Medieval cities not so different from modern European cities, according to study
Medieval cities – with their agrarian societies and simple market economies – seem very different from modern European urban centers. Life in 14th-century cities centered around hierarchical institutions such as the crown, guilds, and churches. Today, companies, technologies, and a global economy dominate our lives.
Despite the dramatic changes in economic and political structures over the last 700 years, a new look at medieval cities' population sizes and distributions suggest that some urban characteristics have remained remarkably consistent.
A paper published this week in PLOS One, co-authored by SFI Professor Luis Bettencourt, External Professor Scott Ortman, and colleagues, highlights one major similarity: in both medieval and modern European cities, larger settlements have higher population densities than smaller cities.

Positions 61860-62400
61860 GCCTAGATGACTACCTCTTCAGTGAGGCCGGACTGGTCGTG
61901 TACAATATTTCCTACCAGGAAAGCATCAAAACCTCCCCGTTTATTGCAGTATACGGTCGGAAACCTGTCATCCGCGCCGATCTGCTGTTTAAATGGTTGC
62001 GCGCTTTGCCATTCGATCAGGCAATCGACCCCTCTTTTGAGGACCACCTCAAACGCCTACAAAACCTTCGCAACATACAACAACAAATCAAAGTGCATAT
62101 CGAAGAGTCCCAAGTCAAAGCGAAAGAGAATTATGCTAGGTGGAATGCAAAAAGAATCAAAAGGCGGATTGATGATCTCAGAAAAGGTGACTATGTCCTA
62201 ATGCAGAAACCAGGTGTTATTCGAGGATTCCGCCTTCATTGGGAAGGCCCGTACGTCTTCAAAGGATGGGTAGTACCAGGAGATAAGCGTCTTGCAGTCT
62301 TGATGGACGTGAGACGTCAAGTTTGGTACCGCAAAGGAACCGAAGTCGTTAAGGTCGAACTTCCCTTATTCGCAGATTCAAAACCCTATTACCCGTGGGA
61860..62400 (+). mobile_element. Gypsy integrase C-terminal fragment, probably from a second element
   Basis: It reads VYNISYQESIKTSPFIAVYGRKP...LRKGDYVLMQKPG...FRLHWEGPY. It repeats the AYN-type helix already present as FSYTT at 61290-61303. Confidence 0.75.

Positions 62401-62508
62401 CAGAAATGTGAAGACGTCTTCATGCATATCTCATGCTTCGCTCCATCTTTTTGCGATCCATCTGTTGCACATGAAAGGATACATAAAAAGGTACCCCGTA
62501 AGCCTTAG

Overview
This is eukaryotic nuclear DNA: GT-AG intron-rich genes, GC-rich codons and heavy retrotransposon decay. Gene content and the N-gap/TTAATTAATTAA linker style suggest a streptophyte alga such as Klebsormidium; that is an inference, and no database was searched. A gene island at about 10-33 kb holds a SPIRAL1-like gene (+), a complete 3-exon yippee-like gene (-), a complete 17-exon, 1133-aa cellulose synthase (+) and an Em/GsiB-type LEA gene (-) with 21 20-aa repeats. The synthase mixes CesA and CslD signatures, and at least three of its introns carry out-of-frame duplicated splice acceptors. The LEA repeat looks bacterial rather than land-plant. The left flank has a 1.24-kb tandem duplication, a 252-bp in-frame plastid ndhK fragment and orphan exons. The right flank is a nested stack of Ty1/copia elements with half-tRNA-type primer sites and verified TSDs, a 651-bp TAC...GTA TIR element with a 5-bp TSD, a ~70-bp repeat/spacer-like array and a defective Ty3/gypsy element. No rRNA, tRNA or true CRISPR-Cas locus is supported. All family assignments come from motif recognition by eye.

The authors write: "This would suggest that the institutions of Western European urban systems ca. 1300 did not substantially constrain social mixing, economic integration, or the free flow of people, ideas, and information."
In short, the social dynamics enabled by medieval cities were fundamentally similar to those of contemporary cities.
The authors analyzed data from 173 medieval cities from across Western Europe, finding that these data show statistically indistinguishable community grouping patterns among medieval capital cities in Italy, England, France, and Belgium and much younger European cities.
On the macro, institutional level, modern and historical cities may look very different, says Bettencourt. We are now finding that what we know about contemporary urban processes may be applicable to the past because of similarities in micro-level behaviors and the effects they have on the larger system, he says.
More information: Rudolf Cesaretti et al. Population-Area Relationship for Medieval European Cities, PLOS ONE (2016). DOI: 10.1371/journal.pone.0162678
Journal information: PLoS ONE
Provided by Santa Fe Institute